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Comparing Traditional And Roth IRAs

Which is best for you, a Roth or a traditional IRA? If your income exceeds the income limits of traditional IRAs, or if you work for a company with a qualified retirement plan, then the Roth IRA is an obvious choice.

Otherwise, the decision is more complicated. From a purely financial standpoint, you can use our Regular IRA vs. Roth IRA Tool to calculate which IRA will provide the most retirement income, the Retirement Planning Tool to determine how much you can contribute, and the Should I Convert My IRA to a Roth IRA Tool to evaluate what it might be worth to convert IRAs.

The financial comparisons between the 2 types of IRAs are straightforward, but the differing rules governing when and how you can access money in the account (especially before retirement) complicate the matter.

Features of the Traditional IRA

Tax laws often change every you and certain restrictions, requirements and limitations may apply to IRAs to take advantage of their favorable tax treatment. They are defined in IRS Publication 590, Individual Retirement Arrangements. It is also helpful to talk with your tax adviser. Staying on top of tax laws is a full time job!

  • An individual can contribute up $4000 per year ($4,500 if over 50) for 2005

  • Modified AGI limite for traditional IRA contributions increased. For 2005, if you are covered by a retirement plan at work, your deduction for contributions to a traditional IRA will be reduced (phased out) if your modified adjusted gross income (AGI) is:
    • More than $70,000 but less than $80,000 for a married couple filing a joint return or qualifying widow(er).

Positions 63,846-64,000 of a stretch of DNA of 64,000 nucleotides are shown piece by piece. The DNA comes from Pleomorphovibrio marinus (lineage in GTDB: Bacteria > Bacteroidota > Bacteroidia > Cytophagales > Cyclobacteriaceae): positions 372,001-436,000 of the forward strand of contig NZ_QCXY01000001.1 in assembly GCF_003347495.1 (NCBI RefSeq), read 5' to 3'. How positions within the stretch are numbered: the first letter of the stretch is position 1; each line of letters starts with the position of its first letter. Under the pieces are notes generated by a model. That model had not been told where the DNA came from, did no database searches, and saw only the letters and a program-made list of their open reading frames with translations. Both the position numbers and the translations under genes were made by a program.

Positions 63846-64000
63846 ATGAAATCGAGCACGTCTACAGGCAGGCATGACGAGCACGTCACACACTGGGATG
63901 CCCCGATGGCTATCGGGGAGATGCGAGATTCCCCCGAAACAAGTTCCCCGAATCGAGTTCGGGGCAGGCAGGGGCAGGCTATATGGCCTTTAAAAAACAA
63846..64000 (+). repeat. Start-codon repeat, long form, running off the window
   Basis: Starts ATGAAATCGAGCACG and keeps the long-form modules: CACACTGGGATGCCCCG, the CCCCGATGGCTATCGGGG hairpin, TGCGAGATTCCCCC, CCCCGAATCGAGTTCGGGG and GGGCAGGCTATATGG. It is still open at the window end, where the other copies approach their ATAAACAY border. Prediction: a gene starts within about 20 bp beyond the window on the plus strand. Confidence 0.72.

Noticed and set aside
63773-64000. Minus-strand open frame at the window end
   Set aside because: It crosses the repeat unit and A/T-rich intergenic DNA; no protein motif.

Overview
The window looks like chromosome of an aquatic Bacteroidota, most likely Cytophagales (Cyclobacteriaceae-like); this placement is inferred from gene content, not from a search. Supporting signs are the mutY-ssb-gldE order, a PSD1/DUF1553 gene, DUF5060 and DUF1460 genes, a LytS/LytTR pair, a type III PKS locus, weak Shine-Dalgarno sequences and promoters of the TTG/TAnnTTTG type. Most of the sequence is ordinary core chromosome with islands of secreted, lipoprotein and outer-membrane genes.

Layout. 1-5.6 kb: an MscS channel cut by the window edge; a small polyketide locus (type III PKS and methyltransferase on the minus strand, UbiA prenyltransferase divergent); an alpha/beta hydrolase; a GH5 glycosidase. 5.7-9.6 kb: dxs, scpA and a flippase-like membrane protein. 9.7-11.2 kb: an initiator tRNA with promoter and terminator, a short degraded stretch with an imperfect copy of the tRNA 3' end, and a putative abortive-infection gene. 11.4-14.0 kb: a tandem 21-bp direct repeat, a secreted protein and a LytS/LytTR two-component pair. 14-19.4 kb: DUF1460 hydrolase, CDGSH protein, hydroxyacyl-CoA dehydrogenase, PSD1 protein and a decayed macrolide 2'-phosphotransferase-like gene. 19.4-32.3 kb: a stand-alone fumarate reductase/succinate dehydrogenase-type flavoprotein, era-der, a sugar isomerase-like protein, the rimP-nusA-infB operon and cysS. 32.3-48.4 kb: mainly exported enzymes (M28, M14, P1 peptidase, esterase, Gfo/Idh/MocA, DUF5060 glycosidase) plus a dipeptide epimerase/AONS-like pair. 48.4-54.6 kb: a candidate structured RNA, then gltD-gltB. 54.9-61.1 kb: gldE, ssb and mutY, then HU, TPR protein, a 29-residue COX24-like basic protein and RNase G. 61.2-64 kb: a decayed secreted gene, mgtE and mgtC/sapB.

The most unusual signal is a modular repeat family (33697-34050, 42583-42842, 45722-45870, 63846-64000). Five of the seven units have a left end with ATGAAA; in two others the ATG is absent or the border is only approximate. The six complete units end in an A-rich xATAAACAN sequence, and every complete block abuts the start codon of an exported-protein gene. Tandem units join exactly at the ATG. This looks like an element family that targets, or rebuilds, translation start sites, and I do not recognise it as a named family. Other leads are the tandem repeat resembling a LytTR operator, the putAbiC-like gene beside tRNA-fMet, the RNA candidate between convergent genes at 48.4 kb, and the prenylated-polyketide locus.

• More than $50,000 but less than $60,000 for a single individual or head of the household, or
    • Less than $10,000 for a married individual filing a separate retrun.
  • All earnings in the account are tax-deferred until withdrawal.

  • Penalty free withdrawal may start at age 59 ½. Prior to that age, withdrawals are subject to a 10% penalty and your income tax.

  • If you’re not eligible to deduct your contribution, you can still save in an IRA. Resulting tax-deferred earnings growth and compounding is still worthwhile, even if you don’t get the deduction. But if you’re eligible for the Roth IRA, it might be a better choice.

  • You can withdraw up to $10,000 penalty-free once in a lifetime to buy a first home for yourself or anyone in your family. You can make an unlimited penalty-free withdrawal to pay for college tuition or major medical expenses (if greater than 7.5% of your adjusted gross income). However, keep in mind that you will have to pay income tax.

Features of Roth IRAs

  • With a Roth IRA, there is no deduction for money invested.

  • All withdrawals made after 59 ½ are tax free (once the account has been open 5 years).

  • You can withdraw the amount invested at any time without penalty or tax. The earnings, however, are subject to penalty and tax.

  • Unlike the traditional IRA, there are maximum income limits for eligibility: currently $95,000 for singles and $150,000 for couples. Traditional IRAs have much lower deductibility limits but don’t have income limits for non-deductible contributions.
  • The Roth contribution is phased out when your adjusted gross income surpasses $95,000. Your contribution is reduced by $10 for each $75 your AGI exceeds $95,000. At $110,000, your allowed contribution would be  $0.
  • Unlike traditional IRAs, there is no mandatory withdrawal in retirement. This makes Roth IRAs attractive for passing wealth tax-free to heirs.

  • Like traditional IRAs, there is a 10% penalty for early earnings withdrawals. The same exceptions for home purchase, college tuition, and medical expenses apply.

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